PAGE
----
Everything is a business.
There is only one reputable place I can reasonably apply for a service dog for my son. Every other place, assuming I can raise the ¨donation¨, would require hotel and food for weeks of training. Not to mention care for my other children while I am doing this. Another adult to watch my child (yes, I had to pick which one, I don’t like it anymore than you do) while I am in their facility and the child is not, etc. Of course I cannot work and do the training at the same time, so I would lose a bit of income.
I am practically superwoman. I can do things like this, but the risk is really too high. If the dog does not work out, I have to pay for this working vacation all over again. So I am forced to go local,and only one place here works with children. Only autistic children.
Every PTSD assist dog is for adults, and mostly for veterans. Which is good, just not for anyone like myself who has multiple children with PTSD.
I have been reading on service dogs all week. I had a fantastic dog for over a decade, and I raised her myself. I found her eating garbage at the end of my road just off base in North Carolina. Everyone dumps their dogs right by the base. She was the fourth one I found, but the only one I kept instead of finding a home for, because she was attentive, instinctively attuned to me, and learned to sit in the first half hour. I know you shouldn’t train a dog for thirty minutes at three months of age, I wasn’t training her. I was just telling her to sit, on and off, to see if she could learn the word. She did, with her eyes on my face. She did everything a service dog would do, except for the proofing. I could not get her to remember to ¨stay¨ for more than forty five minutes. Oh, and I also could never get her to sit from afar. She always came back to me to sit. She could not work out the stay and sit combo. It might have been me, I was not a dog trainer. She was perfect.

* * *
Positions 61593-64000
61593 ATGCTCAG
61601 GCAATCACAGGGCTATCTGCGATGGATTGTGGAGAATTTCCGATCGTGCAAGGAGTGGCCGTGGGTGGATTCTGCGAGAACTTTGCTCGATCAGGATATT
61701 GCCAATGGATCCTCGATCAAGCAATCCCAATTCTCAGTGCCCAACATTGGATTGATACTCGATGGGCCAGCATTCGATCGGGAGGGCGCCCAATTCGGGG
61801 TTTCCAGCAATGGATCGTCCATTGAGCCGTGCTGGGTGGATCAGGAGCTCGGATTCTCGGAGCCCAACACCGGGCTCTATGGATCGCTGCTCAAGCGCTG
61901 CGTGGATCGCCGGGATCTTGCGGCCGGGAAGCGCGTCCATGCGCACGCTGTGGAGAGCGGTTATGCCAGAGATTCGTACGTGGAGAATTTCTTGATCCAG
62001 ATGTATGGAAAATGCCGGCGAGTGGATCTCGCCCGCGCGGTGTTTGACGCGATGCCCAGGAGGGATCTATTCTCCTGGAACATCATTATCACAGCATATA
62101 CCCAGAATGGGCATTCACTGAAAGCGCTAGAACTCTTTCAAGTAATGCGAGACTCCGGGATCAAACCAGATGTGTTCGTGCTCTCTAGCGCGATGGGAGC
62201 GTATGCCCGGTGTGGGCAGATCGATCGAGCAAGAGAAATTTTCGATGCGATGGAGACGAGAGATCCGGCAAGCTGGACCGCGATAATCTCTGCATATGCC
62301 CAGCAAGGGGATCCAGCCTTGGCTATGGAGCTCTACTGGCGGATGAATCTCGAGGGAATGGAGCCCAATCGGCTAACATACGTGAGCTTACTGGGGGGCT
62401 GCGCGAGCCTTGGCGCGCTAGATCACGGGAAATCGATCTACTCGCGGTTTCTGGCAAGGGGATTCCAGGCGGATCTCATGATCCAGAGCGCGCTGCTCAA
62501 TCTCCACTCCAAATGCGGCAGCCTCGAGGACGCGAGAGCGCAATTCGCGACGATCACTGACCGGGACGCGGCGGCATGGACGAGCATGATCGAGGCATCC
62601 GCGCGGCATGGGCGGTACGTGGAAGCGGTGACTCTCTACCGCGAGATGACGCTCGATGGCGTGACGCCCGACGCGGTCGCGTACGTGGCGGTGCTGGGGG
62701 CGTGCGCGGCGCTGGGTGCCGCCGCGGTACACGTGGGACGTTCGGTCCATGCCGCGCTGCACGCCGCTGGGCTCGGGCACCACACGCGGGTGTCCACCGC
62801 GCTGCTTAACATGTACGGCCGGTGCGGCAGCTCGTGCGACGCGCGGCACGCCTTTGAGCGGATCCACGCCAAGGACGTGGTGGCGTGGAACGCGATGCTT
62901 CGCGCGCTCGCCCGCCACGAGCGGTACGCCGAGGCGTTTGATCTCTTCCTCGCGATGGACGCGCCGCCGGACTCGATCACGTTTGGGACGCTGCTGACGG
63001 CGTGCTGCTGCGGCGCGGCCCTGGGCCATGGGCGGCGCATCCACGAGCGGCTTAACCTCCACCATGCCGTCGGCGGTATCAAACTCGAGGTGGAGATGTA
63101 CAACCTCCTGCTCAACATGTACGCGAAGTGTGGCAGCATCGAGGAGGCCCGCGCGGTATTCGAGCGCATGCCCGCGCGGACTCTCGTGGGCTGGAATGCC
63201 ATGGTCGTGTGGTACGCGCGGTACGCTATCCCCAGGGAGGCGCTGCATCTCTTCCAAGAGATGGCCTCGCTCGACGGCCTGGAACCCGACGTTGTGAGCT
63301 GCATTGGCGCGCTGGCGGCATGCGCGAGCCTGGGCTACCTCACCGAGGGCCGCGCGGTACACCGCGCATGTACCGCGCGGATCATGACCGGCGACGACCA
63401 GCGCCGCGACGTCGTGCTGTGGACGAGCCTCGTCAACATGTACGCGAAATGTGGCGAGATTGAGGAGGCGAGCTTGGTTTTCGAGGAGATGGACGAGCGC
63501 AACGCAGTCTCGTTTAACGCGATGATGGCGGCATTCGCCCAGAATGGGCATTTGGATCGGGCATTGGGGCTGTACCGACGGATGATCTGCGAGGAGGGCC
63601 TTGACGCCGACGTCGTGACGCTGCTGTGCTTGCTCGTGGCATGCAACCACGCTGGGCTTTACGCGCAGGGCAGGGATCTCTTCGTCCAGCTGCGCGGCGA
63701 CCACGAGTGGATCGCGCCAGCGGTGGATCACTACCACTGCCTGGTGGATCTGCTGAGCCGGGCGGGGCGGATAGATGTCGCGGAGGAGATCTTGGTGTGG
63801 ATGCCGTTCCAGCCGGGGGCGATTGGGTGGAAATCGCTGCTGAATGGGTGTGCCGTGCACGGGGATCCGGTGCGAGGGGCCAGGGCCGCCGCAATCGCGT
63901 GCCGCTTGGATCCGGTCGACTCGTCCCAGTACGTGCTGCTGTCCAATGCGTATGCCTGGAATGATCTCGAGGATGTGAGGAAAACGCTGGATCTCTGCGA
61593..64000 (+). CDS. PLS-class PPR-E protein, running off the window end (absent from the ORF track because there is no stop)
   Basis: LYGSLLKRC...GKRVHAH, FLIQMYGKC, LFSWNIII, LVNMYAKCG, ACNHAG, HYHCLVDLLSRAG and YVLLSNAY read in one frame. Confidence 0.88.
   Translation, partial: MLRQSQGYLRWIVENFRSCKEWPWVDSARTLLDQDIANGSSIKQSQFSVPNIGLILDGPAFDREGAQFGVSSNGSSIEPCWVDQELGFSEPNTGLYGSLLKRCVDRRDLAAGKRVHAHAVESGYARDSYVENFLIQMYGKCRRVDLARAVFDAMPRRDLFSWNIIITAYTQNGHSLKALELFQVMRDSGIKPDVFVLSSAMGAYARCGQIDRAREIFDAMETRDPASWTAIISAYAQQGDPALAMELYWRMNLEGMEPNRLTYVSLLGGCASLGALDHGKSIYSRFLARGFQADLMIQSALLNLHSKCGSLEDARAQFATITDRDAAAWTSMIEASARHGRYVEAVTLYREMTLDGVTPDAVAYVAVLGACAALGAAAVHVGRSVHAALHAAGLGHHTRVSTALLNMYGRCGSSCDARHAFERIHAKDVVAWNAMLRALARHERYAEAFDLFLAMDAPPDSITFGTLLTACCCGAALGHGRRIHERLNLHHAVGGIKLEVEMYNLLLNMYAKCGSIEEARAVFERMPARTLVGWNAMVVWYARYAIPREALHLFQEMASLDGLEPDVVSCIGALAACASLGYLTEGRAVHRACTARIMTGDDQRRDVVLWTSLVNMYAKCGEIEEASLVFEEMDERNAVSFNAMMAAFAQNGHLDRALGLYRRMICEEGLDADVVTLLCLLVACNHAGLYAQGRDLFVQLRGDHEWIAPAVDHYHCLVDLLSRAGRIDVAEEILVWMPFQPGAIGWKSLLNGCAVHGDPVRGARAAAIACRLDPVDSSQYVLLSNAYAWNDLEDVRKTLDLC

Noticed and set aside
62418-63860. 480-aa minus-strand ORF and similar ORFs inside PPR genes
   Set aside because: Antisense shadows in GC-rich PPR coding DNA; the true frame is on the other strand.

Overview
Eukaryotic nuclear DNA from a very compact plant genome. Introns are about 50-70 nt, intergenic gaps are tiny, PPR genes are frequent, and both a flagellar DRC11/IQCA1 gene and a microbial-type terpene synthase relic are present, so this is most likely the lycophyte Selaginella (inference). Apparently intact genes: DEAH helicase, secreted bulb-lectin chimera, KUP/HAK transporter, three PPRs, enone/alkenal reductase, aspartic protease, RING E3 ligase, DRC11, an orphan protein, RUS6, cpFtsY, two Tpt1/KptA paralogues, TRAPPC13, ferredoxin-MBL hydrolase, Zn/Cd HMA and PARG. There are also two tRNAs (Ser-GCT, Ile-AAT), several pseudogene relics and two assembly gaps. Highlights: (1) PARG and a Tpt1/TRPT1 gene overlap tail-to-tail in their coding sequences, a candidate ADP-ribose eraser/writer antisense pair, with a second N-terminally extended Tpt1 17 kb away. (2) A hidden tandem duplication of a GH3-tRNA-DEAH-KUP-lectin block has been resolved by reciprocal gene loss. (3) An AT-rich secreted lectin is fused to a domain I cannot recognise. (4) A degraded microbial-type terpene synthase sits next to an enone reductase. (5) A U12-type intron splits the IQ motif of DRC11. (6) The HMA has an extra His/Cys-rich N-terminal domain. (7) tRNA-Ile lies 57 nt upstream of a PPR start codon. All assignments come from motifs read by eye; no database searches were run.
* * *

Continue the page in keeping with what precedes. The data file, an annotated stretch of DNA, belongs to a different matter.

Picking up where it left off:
So my point is that there is also a place here that will coach you through training your own assistance dog. There are probably two places, and I know I can handle it, if I can find the time. I am going to put him on the list and see what happens. It is not up to me, but up to them. If they do not think we are a good fit, I will get that letter from the psychologist and get a cat or train up a dog.
I have the applications for horse therapy in my bag. I need the boys to sign them, and off they go. I might not be able to afford that, either, but I will never know until I give them these waivers. I have fantastic testimonials from horse people and the community.
If I had gone to college, and made some decent money, I would not be writing this.
Everything is a business.